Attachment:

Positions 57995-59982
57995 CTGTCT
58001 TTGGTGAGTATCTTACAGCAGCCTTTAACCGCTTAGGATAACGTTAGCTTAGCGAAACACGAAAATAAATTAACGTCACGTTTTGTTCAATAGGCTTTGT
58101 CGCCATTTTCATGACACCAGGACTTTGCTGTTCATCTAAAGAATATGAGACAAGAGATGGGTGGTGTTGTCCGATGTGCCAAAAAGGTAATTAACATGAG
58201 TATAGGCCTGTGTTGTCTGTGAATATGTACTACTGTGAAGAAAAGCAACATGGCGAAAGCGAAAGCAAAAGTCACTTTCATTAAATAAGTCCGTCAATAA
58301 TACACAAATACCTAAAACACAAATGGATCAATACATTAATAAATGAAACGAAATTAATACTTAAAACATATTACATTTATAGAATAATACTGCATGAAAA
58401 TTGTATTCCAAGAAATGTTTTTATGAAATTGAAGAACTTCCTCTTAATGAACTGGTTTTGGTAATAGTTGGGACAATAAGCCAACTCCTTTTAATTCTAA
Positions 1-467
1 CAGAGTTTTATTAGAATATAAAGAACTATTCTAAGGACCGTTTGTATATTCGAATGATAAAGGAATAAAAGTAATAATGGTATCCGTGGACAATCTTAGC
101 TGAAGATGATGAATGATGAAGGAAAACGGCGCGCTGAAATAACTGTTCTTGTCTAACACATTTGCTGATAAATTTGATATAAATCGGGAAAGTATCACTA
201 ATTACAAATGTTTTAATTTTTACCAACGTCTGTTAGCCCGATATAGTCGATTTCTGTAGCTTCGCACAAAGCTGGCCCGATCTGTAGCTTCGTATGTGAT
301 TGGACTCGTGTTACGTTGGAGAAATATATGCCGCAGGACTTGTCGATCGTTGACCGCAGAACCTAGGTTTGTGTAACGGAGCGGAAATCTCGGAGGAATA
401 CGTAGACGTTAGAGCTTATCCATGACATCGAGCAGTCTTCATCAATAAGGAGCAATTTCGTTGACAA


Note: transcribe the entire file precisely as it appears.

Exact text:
Positions 57995-59982
57995 CTGTCT
58001 TTGGTGAGTATCTTACAGCAGCCTTTAACCGCTTAGGATAACGTTAGCTTAGCGAAACACGAAAATAAATTAACGTCACGTTTTGTTCAATAGGCTTTGT
58101 CGCCATTTTCATGACACCAGGACTTTGCTGTTCATCTAAAGAATATGAGACAAGAGATGGGTGGTGTTGTCCGATGTGCCAAAAAGGTAATTAACATGAG
58201 TATAGGCCTGTGTTGTCTGTGAATATGTACTACTGTGAAGAAAAGCAACATGGCGAAAGCGAAAGCAAAAGTCACTTTCATTAAATAAGTCCGTCAATAA
58301 TACACAAATACCTAAAACACAAATGGATCAATACATTAATAAATGAAACGAAATTAATACTTAAAACATATTACATTTATAGAATAATACTGCATGAAAA
58401 TTGTATTCCAAGAAATGTTTTTATGAAATTGAAGAACTTCCTCTTAATGAACTGGTTTTGGTAATAGTTGGGACAATAAGCCAACTCCTTTTAATTCTAA
Positions 1-467
1 CAGAGTTTTATTAGAATATAAAGAACTATTCTAAGGACCGTTTGTATATTCGAATGATAAAGGAATAAAAGTAATAATGGTATCCGTGGACAATCTTAGC
101 TGAAGATGATGAATGATGAAGGAAAACGGCGCGCTGAAATAACTGTTCTTGTCTAACACATTTGCTGATAAATTTGATATAAATCGGGAAAGTATCACTA
201 ATTACAAATGTTTTAATTTTTACCAACGTCTGTTAGCCCGATATAGTCGATTTCTGTAGCTTCGCACAAAGCTGGCCCGATCTGTAGCTTCGTATGTGAT
301 TGGACTCGTGTTACGTTGGAGAAATATATGCCGCAGGACTTGTCGATCGTTGACCGCAGAACCTAGGTTTGTGTAACGGAGCGGAAATCTCGGAGGAATA
401 CGTAGACGTTAGAGCTTATCCATGACATCGAGCAGTCTTCATCAATAAGGAGCAATTTCGTTGACAA